US

Executing multiple inmates the same day was common, now rare

  • In this April 5, 2017 photo, an exhibit at the Texas Prison Museum shows the three-chemical mixture used by Texas prison officials for lethal injections in the state from 1982 until 2012, when it was replaced by a single drug. Not even Texas, the nation's most active death penalty state, has scheduled multiple executions in a single day in recent years.  Arkansas is planning a double execution Monday, April 17 the first since one in Texas in 2000. (AP Photo/Michael Graczyk)

    In this April 5, 2017 photo, an exhibit at the Texas Prison Museum shows the three-chemical mixture used by Texas prison officials for lethal injections in the state from 1982 until 2012, when it was replaced by a single drug. Not even Texas, the nation's most active death penalty state, has scheduled multiple executions in a single day in recent years. Arkansas is planning a double execution Monday, April 17 the first since one in Texas in 2000. (AP Photo/Michael Graczyk)  (The Associated Press)

  • In this April 5, 2017 photo, retired Texas prison warden Jim Willett poses for a photo at the Texas Prison Museum, where he is director. The museum in Huntsville, Texas, includes an exhibit of the electric chair used to executed 361 Texas inmates between 1924 and 1964, including five on the first day it was used, Feb. 4, 1924. Willett was warden at the Huntsville Unit of the Texas Department of Criminal Justice on Aug. 9, 2000, when Texas used lethal injection to execute two convicted killers. It was the last time Texas carried out two executions in a single day. Arkansas is set to execute eight inmates, two each on four days, starting Monday. (AP Photo/Michael Graczyk)

    In this April 5, 2017 photo, retired Texas prison warden Jim Willett poses for a photo at the Texas Prison Museum, where he is director. The museum in Huntsville, Texas, includes an exhibit of the electric chair used to executed 361 Texas inmates between 1924 and 1964, including five on the first day it was used, Feb. 4, 1924. Willett was warden at the Huntsville Unit of the Texas Department of Criminal Justice on Aug. 9, 2000, when Texas used lethal injection to execute two convicted killers. It was the last time Texas carried out two executions in a single day. Arkansas is set to execute eight inmates, two each on four days, starting Monday. (AP Photo/Michael Graczyk)  (The Associated Press)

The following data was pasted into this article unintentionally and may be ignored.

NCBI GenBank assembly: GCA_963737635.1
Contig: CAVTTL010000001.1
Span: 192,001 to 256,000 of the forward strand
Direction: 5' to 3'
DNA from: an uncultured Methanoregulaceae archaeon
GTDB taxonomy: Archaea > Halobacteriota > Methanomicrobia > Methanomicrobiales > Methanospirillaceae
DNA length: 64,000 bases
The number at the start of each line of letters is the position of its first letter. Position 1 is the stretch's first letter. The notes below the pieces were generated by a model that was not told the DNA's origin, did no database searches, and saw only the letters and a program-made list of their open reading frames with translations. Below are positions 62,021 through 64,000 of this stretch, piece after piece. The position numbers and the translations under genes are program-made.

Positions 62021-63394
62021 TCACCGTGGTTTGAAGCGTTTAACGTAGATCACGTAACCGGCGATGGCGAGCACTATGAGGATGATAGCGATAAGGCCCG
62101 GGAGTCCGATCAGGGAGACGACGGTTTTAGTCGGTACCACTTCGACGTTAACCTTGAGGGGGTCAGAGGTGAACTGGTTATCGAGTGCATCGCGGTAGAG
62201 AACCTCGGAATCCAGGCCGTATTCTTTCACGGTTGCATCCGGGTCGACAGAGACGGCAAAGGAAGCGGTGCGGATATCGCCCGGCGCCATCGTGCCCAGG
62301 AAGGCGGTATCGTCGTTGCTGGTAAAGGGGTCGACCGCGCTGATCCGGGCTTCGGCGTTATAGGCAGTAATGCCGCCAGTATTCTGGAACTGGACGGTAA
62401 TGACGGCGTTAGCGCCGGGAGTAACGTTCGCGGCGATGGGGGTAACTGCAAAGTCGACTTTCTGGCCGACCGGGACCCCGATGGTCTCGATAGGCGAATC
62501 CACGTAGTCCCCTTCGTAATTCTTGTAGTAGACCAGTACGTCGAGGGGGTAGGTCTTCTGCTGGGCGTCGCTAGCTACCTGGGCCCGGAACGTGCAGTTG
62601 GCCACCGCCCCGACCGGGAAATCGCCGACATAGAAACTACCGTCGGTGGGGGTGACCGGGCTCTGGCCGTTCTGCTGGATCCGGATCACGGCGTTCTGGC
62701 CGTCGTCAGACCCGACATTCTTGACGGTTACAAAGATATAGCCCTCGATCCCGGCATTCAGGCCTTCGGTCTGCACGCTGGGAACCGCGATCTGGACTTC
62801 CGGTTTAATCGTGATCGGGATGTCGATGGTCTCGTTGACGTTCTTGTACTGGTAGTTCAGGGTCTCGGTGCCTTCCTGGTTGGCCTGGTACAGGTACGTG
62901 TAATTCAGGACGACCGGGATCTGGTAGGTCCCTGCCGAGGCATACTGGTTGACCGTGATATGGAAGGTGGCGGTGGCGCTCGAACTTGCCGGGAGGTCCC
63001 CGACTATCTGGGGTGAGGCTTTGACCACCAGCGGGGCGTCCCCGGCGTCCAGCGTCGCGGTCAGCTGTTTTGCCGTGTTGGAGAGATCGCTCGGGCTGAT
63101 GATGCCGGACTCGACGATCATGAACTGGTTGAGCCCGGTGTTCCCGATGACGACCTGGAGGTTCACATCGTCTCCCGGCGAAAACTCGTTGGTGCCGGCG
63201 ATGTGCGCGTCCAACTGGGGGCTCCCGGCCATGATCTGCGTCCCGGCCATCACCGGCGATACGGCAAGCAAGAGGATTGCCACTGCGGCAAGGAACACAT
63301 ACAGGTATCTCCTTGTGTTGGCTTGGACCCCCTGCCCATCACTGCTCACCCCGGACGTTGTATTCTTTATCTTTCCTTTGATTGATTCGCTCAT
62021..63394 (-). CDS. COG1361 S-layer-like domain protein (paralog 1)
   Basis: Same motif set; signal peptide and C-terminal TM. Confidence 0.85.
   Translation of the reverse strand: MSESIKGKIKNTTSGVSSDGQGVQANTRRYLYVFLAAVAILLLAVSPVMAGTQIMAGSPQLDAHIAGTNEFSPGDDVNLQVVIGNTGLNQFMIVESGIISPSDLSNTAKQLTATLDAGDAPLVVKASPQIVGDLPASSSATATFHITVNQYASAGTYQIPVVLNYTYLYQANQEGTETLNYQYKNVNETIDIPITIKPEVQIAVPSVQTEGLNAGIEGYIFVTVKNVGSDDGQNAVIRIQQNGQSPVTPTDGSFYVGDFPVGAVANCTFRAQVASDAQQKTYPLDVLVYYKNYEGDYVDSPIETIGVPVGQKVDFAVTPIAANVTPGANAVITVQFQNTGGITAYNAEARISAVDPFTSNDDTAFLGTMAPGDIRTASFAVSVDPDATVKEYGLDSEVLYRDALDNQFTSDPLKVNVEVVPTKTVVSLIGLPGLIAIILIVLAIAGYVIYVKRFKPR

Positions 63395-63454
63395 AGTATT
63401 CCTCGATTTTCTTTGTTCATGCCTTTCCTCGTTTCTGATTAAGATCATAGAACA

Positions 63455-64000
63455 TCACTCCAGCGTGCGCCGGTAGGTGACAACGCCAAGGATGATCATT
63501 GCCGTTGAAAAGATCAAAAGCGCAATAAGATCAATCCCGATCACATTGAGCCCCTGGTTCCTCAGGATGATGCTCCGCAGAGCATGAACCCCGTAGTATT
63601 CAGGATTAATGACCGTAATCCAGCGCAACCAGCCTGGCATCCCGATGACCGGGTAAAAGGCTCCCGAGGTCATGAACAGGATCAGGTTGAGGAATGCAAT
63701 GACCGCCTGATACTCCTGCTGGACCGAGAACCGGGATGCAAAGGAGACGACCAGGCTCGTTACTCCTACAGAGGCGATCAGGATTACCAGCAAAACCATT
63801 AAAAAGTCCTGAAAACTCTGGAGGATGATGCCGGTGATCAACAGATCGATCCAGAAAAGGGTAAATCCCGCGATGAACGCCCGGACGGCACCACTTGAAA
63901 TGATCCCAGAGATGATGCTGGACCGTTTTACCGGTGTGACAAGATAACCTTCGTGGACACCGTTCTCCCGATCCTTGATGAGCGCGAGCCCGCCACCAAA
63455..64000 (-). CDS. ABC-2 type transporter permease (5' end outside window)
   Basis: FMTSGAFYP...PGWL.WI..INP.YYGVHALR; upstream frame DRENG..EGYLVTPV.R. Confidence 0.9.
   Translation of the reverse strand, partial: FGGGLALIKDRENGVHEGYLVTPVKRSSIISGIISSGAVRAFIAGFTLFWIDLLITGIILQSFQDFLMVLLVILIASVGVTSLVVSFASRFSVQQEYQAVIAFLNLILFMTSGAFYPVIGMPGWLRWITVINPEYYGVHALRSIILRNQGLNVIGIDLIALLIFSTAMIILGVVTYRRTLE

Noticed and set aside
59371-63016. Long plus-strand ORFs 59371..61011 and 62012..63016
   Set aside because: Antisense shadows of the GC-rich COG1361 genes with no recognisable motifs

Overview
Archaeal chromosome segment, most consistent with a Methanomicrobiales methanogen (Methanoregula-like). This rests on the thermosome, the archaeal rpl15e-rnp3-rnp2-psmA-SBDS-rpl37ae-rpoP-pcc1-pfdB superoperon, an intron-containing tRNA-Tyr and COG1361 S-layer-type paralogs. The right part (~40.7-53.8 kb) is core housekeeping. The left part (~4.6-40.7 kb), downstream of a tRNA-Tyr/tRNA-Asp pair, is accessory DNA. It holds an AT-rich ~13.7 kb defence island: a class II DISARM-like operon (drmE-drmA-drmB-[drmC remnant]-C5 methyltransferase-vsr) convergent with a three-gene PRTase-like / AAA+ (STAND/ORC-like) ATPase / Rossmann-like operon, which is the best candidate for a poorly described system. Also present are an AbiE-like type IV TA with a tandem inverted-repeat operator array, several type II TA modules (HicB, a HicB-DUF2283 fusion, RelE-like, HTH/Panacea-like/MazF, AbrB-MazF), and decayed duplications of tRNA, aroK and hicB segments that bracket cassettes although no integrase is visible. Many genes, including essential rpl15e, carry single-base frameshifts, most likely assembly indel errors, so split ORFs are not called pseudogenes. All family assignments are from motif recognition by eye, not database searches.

• In this April 5, 2017 photo, an exhibit at the Texas Prison Museum shows the old Texas electric chair used to execute hundred of Texas inmates in Huntsville, Texas, from 1924 through 1964. In Texas, records show multiple executions 28 times starting in 1924 when the state took over execution duties from counties and electrocution became the capital punishment method. For its inauguration on Feb. 8, 1924, the new electric chair was used five times. Arkansas is set to use lethal injection for a scheduled seven executions, two of which are planned for Monday, April 17. (AP Photo/Michael Graczyk)

    In this April 5, 2017 photo, an exhibit at the Texas Prison Museum shows the old Texas electric chair used to execute hundred of Texas inmates in Huntsville, Texas, from 1924 through 1964. In Texas, records show multiple executions 28 times starting in 1924 when the state took over execution duties from counties and electrocution became the capital punishment method. For its inauguration on Feb. 8, 1924, the new electric chair was used five times. Arkansas is set to use lethal injection for a scheduled seven executions, two of which are planned for Monday, April 17. (AP Photo/Michael Graczyk)  (The Associated Press)

The last time a state put more than one inmate to death on the same day was more than 16 years ago when Texas executed two condemned killers in back-to-back lethal injections.

They were declared dead 33 minutes apart. And other than the moment when one of the men lashed out at family members and police officers, the executions went quietly and without difficulties.

Not even Texas, the nation's busiest death penalty state, has scheduled multiple executions in a single day in recent years. In today's capital punishment landscape, death penalty opponents are as vocal as ever and some states have struggled with drug shortages, legal challenges and flawed executions.

Arkansas is planning a double execution Monday, the first since the one in Texas in 2000. It has drawn criticism.